By Patrick C. Graham, Ph.D.
The fact that America is the largest jailor globally is no longer a secret, especially for African Americans. Black bodies disproportionately fill our prison industrial complex in states five times higher than whites despite a 34 percent decrease in the number of African Americans imprisoned since 2006. One of the major causes of the perpetuation of Black imprisonment is racialized sentencing in our court systems. Disparities in sentencing overshadow the reduction in the Black crime rate. However, a faith-based movement in Richmond, Virginia, “The Save Robert ‘Wize’ Green Coalition,” has a solution. Governors need to use their clemency powers to dismantle systemic over-sentencing of African Americans as states and our nation consider sentencing reform.
Disparities in Sentencing of African Americans
According to the U.S. Sentencing Commission, Black men receive sentences 20 times longer than white men for the same crimes. A national study by The Sentencing Project out of Washington, DC, attributes the top three contributing factors of sentencing disparities to race. Factors include the legacy of racial subordination, discriminatory policies and practices, and structural disadvantages. While these findings are not surprising to judicial reform advocates, the resilience of these systemic practices is so deeply rooted in our American psyche and identity that it will take drastic measures to dismantle. Justice advocates in Virginia have found a solution for a man over-sentenced in the state’s corrections system, whose will has inspired a movement.
A Movement for Clemency and a Black Man
On January 1, 2021, The Save Robert “Wize” Green Coalition, a group of faith-based organizations led by the Exodus Foundation.org, Baptist Ministers’ Conference of Richmond and Vicinity, Faith Leaders Moving Forward, Henrico’s Ministers Conference, Initiatives for Change, LIVE FREE, and partners launched the “Century of Mass Clemency.” The Century of Mass Clemency is a strategy to inspire governors across the country to use their clemency powers to reduce the sentences of over-incarcerated individuals in the 21st Century. It is also a proposed tool to address racial disparities for over-incarceration. Interestingly, the coalition’s identity is inseparable from a prisoner who inspired the movement.
Robert “Wize” Green has served 20 years of a 36-year sentence for youthful minor offenses he committed at 19 years old. He was prosecuted for burglary and wounding of an officer (an arresting officer scraped their knee during the arrest) and has not known freedom for most of his life. However, Wize’s existence in the Virginia Department of Corrections (VADOC) is a story filled with irony. Wize is a prisoner-employee of the VADOC in charge of preparing and introducing fellow inmates back into society. In other words, Wize prepares others for reentry into communities but cannot have that same freedom for himself. He has one of the best profiles based on criteria for non-recidivism. It is hard for the Wize Coalition, and myself for that matter, to understand why a person like Wize would be over-incarcerated. The life of Wize, his demeanor, and his resilience for himself and fellow inmates inspired the Wize Coalition to start a clemency movement.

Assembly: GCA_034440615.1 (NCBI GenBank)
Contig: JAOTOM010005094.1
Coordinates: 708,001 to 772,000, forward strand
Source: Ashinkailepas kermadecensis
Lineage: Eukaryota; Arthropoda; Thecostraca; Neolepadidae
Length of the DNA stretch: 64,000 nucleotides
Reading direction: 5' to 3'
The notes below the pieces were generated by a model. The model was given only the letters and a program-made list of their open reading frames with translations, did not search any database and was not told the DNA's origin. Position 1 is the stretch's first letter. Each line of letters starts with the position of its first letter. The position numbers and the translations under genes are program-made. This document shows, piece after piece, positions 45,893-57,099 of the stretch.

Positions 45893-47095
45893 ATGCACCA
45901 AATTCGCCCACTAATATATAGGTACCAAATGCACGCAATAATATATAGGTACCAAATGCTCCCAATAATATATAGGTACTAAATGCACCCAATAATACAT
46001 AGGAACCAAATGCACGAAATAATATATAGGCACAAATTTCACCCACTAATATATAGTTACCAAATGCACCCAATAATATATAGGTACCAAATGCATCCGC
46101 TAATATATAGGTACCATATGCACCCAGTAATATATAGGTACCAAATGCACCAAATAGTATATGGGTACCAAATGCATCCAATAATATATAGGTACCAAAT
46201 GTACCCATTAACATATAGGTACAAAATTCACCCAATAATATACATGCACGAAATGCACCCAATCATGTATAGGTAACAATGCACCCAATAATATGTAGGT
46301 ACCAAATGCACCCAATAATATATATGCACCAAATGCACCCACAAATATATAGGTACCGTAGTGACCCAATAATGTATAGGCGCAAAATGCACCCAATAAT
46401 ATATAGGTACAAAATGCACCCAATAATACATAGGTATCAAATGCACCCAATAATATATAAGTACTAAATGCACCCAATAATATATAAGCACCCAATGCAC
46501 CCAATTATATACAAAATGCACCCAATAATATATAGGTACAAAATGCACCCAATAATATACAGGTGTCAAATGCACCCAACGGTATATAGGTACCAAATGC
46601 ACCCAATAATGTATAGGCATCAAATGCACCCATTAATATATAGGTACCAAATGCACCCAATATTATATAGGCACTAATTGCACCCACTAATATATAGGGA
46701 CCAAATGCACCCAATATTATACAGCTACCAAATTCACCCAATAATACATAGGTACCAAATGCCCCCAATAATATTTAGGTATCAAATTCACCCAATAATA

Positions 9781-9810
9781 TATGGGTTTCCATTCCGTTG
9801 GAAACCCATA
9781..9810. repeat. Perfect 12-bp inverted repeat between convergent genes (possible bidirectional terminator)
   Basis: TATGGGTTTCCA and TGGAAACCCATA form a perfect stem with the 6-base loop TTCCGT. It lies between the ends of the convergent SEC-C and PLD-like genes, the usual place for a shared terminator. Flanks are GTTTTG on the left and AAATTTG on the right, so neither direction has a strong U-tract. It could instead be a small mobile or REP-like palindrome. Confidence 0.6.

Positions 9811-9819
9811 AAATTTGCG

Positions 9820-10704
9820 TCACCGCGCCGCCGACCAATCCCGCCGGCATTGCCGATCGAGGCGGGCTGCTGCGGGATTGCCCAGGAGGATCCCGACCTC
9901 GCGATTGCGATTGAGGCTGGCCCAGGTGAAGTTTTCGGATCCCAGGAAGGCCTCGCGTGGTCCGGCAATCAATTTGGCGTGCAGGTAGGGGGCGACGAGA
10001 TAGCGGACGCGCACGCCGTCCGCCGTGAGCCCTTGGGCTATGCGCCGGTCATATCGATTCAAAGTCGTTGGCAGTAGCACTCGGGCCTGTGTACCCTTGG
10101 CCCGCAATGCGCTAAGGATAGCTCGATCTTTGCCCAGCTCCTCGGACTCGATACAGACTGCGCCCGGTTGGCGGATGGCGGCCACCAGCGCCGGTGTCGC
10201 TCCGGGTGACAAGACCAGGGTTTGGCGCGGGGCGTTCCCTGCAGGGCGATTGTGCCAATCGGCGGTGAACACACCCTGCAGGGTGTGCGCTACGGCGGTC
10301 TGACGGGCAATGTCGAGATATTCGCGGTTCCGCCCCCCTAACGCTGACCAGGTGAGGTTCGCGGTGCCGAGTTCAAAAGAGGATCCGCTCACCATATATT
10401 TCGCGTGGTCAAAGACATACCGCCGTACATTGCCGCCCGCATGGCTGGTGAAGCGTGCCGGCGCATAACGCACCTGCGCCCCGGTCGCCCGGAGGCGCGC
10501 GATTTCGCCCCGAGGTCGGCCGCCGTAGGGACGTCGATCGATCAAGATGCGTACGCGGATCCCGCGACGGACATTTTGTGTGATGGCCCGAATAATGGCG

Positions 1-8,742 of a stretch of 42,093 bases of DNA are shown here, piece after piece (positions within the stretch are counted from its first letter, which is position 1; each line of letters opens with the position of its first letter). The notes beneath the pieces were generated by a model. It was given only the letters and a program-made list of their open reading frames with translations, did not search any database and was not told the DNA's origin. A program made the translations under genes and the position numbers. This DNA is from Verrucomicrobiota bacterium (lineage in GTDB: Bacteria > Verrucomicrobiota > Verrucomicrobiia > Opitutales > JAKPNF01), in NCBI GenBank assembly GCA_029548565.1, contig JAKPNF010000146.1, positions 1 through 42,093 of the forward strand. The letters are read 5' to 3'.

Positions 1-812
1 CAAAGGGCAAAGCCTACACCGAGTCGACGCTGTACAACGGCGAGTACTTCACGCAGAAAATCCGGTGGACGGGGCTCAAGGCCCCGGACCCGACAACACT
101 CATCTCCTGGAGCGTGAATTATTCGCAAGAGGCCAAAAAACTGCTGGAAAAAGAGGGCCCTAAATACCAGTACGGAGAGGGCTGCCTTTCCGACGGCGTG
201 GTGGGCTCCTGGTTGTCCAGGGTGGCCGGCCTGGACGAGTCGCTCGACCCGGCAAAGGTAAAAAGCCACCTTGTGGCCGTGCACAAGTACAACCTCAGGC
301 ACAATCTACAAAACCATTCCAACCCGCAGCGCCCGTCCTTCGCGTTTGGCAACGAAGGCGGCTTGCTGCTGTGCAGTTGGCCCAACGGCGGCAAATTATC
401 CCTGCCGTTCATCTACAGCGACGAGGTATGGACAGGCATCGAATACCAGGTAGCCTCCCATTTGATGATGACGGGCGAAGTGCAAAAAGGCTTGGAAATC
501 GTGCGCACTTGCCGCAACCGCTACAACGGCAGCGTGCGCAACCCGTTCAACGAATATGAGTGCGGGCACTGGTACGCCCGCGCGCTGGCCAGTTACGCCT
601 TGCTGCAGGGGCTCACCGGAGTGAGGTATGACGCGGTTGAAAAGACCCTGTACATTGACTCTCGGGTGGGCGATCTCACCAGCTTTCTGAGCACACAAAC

Governors Must Use Their Powers for Good
The story of Wize is not uncommon. Thousands of Black men and women find themselves behind bars for extended periods due to unfair practices of many judges, prosecutors, and jail systems. In Wize’s case, Virginia’s Ralph Northam, a lame-duck governor in his last year of office, could permit him to see the freedom Wize inspires for others. The skills of Wize could be used on the outside to prevent others from reaching the doors of our prisons. No politics are facing Northam, or anyone in his cabinet that could further justify Wize’s continued incarceration. Northam, must develop the courage to change a system of over-incarceration with the stroke of his pen.
Like Northam,, governors across the country should consider clemency as a way to right systemic injustices in sentencing while inspiring new reforms. Too much of America’s talent, especially Black talent, is locked away due to unjust policies and practices. Other organizations such as the American Civil Liberties Union and Urban Institute support clemency by governors as a corrective tool. The majority of voting Americans support the commuting of sentences in various forms. Our country does not have to be the top global jailor. We certainly must overcome our racism, as it harms our ability to compete and lead the world. Governors can set us on a path of reform and redemption. They can make a “Wize” choice with a signature.
About the Author
Patrick Graham, Ph.D., is a social and public sector leader and historian with over 20 years of executive-level experience in policy development and programs. He is also a justice, equity, diversity, and inclusion (JEDI) practitioner. Dr. Graham currently serves as the CEO of the Concord Family Enrichment Association and several regional and national boards.
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